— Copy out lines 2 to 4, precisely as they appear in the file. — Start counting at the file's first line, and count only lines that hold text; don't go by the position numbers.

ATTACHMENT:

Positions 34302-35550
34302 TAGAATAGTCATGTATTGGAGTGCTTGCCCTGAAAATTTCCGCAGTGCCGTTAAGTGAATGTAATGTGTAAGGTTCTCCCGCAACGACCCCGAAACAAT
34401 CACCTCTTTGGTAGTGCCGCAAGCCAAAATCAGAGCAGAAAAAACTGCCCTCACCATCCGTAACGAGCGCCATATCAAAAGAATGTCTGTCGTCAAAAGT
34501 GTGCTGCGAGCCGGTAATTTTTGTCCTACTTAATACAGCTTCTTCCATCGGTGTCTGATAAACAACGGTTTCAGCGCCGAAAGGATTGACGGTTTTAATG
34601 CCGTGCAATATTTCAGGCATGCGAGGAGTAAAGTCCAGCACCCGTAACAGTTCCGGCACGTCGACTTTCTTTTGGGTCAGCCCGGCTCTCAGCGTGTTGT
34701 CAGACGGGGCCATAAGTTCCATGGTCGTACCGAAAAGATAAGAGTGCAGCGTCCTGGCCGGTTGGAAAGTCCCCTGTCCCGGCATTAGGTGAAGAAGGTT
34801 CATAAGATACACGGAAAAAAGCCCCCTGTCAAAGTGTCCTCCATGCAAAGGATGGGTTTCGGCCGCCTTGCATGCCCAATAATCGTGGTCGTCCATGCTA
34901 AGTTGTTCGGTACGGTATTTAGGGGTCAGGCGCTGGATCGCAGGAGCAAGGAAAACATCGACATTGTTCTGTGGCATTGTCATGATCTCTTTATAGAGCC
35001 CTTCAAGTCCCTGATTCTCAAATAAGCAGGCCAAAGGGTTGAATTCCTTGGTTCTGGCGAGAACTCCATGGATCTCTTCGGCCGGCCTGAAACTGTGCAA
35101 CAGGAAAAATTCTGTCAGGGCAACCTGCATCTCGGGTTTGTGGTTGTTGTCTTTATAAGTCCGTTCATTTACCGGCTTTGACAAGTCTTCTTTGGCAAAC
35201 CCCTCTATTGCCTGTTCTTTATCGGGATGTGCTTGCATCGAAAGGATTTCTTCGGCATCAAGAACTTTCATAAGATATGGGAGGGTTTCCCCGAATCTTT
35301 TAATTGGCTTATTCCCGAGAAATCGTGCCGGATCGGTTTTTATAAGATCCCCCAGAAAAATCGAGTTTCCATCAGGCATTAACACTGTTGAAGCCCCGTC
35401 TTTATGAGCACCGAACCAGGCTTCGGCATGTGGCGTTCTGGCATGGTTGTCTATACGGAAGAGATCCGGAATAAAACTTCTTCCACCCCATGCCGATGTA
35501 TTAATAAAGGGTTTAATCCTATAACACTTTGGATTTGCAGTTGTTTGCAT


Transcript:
34302 TAGAATAGTCATGTATTGGAGTGCTTGCCCTGAAAATTTCCGCAGTGCCGTTAAGTGAATGTAATGTGTAAGGTTCTCCCGCAACGACCCCGAAACAAT
34401 CACCTCTTTGGTAGTGCCGCAAGCCAAAATCAGAGCAGAAAAAACTGCCCTCACCATCCGTAACGAGCGCCATATCAAAAGAATGTCTGTCGTCAAAAGT
34501 GTGCTGCGAGCCGGTAATTTTTGTCCTACTTAATACAGCTTCTTCCATCGGTGTCTGATAAACAACGGTTTCAGCGCCGAAAGGATTGACGGTTTTAATG